Pepperdine annually places an American flag for the almost 3,000 people who were killed on the 911. The view is breathtaking, but then I wondered why Pacific Palisades couldn’t have its own memorial.
Auxiliary President in 2021, I went to Marge Gold, who was the president of the Village Green Board and asked if we could place flags on the little park in the middle of town.
She received permission from the board and the first year, we placed 300 flags. One representing 100 victims.
This year, under auxiliary President Ruth Kahn, the auxiliary placed nearly 600 flags—one representing each five victims.
On Friday, we worked steadily on the Green for several hours. To place the flags, one first has to pound a stake in the ground, pull it out and then put the flag in the hole.
As I worked with six other people, it became meditative to pound the ground and place a flag. I wondered if the souls of those who were killed knew we were honoring them 3,000 miles away.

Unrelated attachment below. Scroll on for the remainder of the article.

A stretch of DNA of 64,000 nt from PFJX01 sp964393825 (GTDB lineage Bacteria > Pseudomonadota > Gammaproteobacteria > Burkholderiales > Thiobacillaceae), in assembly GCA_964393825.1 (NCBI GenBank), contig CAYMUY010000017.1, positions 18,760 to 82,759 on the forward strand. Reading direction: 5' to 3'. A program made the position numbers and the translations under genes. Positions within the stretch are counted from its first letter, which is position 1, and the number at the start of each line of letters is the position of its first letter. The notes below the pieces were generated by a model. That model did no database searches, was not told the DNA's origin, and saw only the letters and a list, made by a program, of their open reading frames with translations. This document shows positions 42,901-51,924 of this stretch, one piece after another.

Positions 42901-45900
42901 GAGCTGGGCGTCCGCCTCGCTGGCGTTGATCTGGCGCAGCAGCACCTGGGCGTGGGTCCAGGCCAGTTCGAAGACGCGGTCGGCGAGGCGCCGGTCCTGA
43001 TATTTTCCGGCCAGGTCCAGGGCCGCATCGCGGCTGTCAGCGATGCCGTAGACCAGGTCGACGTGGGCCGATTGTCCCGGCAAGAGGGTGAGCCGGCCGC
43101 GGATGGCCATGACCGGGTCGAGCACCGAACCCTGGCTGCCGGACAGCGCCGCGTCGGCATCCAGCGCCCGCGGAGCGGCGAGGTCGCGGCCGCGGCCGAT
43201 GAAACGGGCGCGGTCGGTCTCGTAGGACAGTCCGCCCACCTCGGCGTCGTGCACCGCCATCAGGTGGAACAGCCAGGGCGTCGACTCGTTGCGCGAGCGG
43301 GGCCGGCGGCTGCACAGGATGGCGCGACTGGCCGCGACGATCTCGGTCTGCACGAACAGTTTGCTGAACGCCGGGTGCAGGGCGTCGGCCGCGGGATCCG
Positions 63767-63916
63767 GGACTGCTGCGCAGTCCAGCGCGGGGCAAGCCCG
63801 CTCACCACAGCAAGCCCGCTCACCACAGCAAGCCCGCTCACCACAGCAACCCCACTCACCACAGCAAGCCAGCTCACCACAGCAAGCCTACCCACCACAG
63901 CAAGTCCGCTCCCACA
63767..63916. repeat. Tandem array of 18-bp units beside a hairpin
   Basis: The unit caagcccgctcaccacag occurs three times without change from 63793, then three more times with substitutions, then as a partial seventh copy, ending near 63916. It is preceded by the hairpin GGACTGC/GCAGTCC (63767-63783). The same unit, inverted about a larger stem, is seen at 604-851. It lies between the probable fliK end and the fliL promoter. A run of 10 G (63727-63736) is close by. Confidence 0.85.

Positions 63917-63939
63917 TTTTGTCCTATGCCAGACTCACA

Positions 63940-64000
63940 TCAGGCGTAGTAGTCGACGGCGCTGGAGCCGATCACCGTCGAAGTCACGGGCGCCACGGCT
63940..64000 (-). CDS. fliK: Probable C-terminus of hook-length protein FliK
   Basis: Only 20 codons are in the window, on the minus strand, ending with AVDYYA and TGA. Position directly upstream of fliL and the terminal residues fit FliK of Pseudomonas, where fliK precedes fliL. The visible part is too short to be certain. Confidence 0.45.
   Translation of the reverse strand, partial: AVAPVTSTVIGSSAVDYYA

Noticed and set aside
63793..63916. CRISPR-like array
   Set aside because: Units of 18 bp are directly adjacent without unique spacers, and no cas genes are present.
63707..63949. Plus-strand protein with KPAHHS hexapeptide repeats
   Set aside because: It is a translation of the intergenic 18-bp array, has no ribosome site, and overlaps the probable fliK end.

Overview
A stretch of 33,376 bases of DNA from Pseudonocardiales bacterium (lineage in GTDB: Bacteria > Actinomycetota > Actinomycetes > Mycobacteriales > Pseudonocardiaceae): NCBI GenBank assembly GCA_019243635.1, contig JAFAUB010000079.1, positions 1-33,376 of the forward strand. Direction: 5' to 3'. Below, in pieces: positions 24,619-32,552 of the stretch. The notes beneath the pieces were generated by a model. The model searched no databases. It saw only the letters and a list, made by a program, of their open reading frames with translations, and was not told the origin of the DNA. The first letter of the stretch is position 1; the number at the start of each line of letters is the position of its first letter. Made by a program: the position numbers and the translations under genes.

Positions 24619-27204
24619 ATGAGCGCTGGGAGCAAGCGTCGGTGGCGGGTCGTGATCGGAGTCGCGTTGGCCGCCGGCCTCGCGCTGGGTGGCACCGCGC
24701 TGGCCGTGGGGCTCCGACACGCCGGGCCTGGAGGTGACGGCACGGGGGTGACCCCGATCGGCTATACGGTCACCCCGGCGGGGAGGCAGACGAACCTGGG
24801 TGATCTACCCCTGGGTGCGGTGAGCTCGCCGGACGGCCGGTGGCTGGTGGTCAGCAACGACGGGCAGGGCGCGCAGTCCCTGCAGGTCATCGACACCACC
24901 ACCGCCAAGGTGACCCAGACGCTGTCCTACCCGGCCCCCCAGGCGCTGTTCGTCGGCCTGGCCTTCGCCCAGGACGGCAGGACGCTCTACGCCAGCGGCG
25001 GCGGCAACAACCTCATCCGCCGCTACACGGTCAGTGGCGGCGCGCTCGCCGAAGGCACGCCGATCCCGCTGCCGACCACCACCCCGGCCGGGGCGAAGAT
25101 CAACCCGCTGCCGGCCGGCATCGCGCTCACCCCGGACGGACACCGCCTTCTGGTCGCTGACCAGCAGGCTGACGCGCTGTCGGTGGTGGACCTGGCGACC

Did they know I was praying for them and their families in this beautiful little spot? Did they know I was thinking about them? That I hoped that by seeing the flags, other people in town would think about them, too, and pray for the families.
Then I wondered, could I be as brave as those people on the United Flight that fought the hijackers? Would I, could I be brave enough not to sit by, and to try and face evil, even though I knew it would be a certain death.
Would I be as brave as the 340 firefighters and 72 law enforcement officials and walk into one of the towers of the World Trade Center, even as it was collapsing? Would I walk up – or would I run and hide – would I go the other direction?
I would like to think I would be brave, that I would stand up to evil and wrong.
But I don’t know. It is so much easier not to do anything and hope that it will all be okay.
9/11 was not okay. Someday you might be called to do the right thing, even if it means death. What will you do?